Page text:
Tile edging and tile trim

navy blue ocean shoal tile panel with pencil tile border

Finishing the edges

All of our tiles have a slightly rounded upper edge; the glaze (the glass-like finish that carries the design) curves over this edge a bit, but it doesn't go down the side of the tile.

This means that if you have the edges of tiles visible (either at the end of a run of tiles, or on a corner) you'll see a rather untidy area where the edge of the glaze and the naked ceramic body of the tile meet.

One solution to making this area look tidy and finished is to use either a slim 'pencil' or 'border' tile alongside the pattern tiles - these are glazed on three sides so they provide a tidy end point and help to frame your lovely pattern tiles.

They are often simple long thin rectangular tiles (usually called pencil tiles), but they also come in 'quarter round', 'bullnose' and lots of other shapes and designs.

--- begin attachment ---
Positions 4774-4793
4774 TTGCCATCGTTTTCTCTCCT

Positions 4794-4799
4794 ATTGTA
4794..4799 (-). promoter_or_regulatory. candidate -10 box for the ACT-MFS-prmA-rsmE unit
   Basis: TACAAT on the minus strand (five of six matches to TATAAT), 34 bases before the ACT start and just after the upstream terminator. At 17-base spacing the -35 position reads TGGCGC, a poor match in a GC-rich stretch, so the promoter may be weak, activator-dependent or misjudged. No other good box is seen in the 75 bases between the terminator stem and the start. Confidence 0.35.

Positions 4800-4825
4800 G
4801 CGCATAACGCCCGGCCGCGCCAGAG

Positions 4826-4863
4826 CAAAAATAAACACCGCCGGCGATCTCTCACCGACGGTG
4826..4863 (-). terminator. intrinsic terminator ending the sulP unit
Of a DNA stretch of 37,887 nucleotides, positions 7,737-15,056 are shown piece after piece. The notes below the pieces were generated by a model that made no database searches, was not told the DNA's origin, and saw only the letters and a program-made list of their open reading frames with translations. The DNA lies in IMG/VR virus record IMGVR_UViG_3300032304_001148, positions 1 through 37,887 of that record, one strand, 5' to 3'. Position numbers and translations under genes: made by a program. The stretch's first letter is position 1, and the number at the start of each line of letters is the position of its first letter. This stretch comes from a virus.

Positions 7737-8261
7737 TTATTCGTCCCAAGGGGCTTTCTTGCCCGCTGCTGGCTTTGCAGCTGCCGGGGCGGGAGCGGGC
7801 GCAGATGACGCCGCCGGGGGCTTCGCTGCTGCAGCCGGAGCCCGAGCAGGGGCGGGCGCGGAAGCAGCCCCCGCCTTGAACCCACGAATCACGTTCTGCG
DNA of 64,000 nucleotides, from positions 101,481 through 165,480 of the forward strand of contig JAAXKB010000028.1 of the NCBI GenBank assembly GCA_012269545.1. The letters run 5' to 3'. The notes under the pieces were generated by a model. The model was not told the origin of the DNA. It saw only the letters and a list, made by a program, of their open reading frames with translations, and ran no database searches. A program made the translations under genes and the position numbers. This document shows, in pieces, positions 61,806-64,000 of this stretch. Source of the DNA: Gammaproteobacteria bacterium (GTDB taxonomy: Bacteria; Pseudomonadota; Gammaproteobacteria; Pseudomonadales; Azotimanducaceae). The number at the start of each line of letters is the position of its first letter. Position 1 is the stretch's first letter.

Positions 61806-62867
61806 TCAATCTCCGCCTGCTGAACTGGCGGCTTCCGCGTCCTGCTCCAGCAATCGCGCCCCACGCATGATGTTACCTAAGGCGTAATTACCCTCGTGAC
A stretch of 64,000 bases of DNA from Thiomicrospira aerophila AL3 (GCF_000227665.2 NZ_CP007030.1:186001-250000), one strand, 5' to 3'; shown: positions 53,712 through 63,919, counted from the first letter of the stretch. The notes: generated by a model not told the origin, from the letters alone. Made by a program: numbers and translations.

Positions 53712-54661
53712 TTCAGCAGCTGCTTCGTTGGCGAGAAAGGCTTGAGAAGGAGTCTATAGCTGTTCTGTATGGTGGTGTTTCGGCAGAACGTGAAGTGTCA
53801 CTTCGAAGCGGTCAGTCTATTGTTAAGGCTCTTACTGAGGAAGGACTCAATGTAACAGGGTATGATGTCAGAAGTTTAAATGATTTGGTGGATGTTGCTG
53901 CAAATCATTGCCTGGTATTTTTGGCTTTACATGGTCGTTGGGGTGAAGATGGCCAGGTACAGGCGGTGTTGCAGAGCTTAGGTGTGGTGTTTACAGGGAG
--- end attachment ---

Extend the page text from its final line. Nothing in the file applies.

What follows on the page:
There's a good selection here to give you some ideas.


The other option to cover raw edges is tile trim. This is a metal or plastic strip that has a perforated flat section that is bedded into the tile adhesive under the last tile in the row, with an upstanding section that covers the raw edge of the tiles.

Tile trim comes in lots of different colours, profiles and thicknesses - it's worth checking the depth of your tiles before purchasing as a 'too deep' tile strip will stick up above the tile surface, and a 'too shallow' one won't completely cover the tile edge.

Tile strip is quick and easy to install; you just cut the length you need and butt sections up against each other as you go. Around windows, corners and ledges you may need a mitre saw to cut sections where they need to join neatly at an angle.

Once your tiles and tile strip are installed, and your tile adhesive is dry, you grout the joins at the same time as you grout the rest of the tiles  - the end result is a tidy and professional edge to your tiles.

There's a good selection (in the UK) at Topps Tiles.